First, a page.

Between the classes, extracurriculars, and social obligations I juggled as a 20-year-old—plus the pressure I put on myself to succeed at all of them—it’s a wonder I ever made it to graduation. Perfectionism feels like it’s ingrained in my DNA, and apparently, I’m not the only one.
A recent study shows today’s millennials are feeling the pressure to be perfect more than any generation before them. Over the course of 27 years, researchers had over 40,000 college students reflect on three types of perfectionism: self-oriented (standards they placed on themselves), social (perceived pressure from others), and other-oriented (expectations they set for other people).
Since the study started in 1989, perfectionism in all three categories have increased: self-oriented by 10 percent, social by 33 percent, and other-oriented by 16 percent.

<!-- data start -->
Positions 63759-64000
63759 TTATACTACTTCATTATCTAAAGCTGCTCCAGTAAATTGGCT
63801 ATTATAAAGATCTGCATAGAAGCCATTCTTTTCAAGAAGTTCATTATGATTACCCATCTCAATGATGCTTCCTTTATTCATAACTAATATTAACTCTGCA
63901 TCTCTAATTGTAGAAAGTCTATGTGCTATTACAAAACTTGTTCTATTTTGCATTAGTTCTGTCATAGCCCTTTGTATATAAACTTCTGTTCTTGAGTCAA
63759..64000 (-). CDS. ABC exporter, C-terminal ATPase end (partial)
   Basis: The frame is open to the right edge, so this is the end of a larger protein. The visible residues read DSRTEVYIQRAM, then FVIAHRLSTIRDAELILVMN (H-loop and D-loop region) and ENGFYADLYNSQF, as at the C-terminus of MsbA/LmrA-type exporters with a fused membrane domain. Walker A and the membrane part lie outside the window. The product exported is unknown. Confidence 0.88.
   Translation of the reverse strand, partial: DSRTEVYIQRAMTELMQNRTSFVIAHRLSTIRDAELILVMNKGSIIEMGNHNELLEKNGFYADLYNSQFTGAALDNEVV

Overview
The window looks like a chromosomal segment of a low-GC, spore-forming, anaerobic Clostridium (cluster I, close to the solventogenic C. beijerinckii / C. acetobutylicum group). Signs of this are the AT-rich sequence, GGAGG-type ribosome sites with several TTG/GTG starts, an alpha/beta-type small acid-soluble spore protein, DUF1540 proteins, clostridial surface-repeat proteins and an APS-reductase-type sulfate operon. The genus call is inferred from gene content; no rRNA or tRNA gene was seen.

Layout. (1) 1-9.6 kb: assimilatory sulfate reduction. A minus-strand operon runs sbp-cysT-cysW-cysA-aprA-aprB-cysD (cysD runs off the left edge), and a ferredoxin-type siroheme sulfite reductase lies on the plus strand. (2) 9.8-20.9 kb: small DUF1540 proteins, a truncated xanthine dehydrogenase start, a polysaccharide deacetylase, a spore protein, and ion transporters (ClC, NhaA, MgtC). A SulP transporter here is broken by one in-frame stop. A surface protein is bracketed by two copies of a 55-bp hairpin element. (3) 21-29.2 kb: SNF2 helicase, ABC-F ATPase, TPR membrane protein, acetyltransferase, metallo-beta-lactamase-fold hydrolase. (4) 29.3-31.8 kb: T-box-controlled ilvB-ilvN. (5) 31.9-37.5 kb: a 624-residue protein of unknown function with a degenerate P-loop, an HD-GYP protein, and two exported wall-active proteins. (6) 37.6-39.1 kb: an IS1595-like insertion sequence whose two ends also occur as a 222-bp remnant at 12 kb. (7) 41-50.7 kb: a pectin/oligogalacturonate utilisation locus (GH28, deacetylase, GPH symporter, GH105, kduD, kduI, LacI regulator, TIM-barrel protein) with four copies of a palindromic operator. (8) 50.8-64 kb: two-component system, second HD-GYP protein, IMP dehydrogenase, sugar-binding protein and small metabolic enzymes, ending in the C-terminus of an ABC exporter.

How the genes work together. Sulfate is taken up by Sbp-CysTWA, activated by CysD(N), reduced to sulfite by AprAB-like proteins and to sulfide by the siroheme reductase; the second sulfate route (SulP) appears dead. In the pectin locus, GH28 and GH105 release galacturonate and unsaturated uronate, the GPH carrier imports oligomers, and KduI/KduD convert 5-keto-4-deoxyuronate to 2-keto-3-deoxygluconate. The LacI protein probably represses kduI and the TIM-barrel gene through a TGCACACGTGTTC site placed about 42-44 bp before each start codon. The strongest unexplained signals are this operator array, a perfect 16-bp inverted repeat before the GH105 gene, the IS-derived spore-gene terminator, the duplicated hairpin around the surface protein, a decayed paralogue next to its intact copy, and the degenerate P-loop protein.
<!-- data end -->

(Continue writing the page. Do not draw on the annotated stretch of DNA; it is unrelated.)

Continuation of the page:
In other words, young people—particularly those at traditional four-year universities—are held to higher standards than ever before. And with increasingly difficult college entrance requirements, more competition on campus, and unrealistic standards presented on social media, the pressure is coming at them from all directions. While perfectionism can make some people more productive and produce better work, it’s also linked to clinical depression and suicide.
Thankfully, some schools are taking note. Take Yale, for example. It recently opened a class called “Psychology and the Good Life” that focuses on self-improvement and personal happiness. The class has quickly become the most popular in Yale’s 316-year history, and nearly a quarter of the undergraduate student body is enrolled. “Students want to change to be happier themselves,” professor Laurie Santos told The New York Times. “If we see good habits… we’re actually seeding change in the school’s culture.”
The message Santos endorses is a powerful one: It’s going to take time and a lot of intentional dialogue to combat this culture of competition. Hopefully, as more students talk openly about how easy it is to get caught up in comparison and self-doubt, they can take small steps toward protecting their own health and well-being.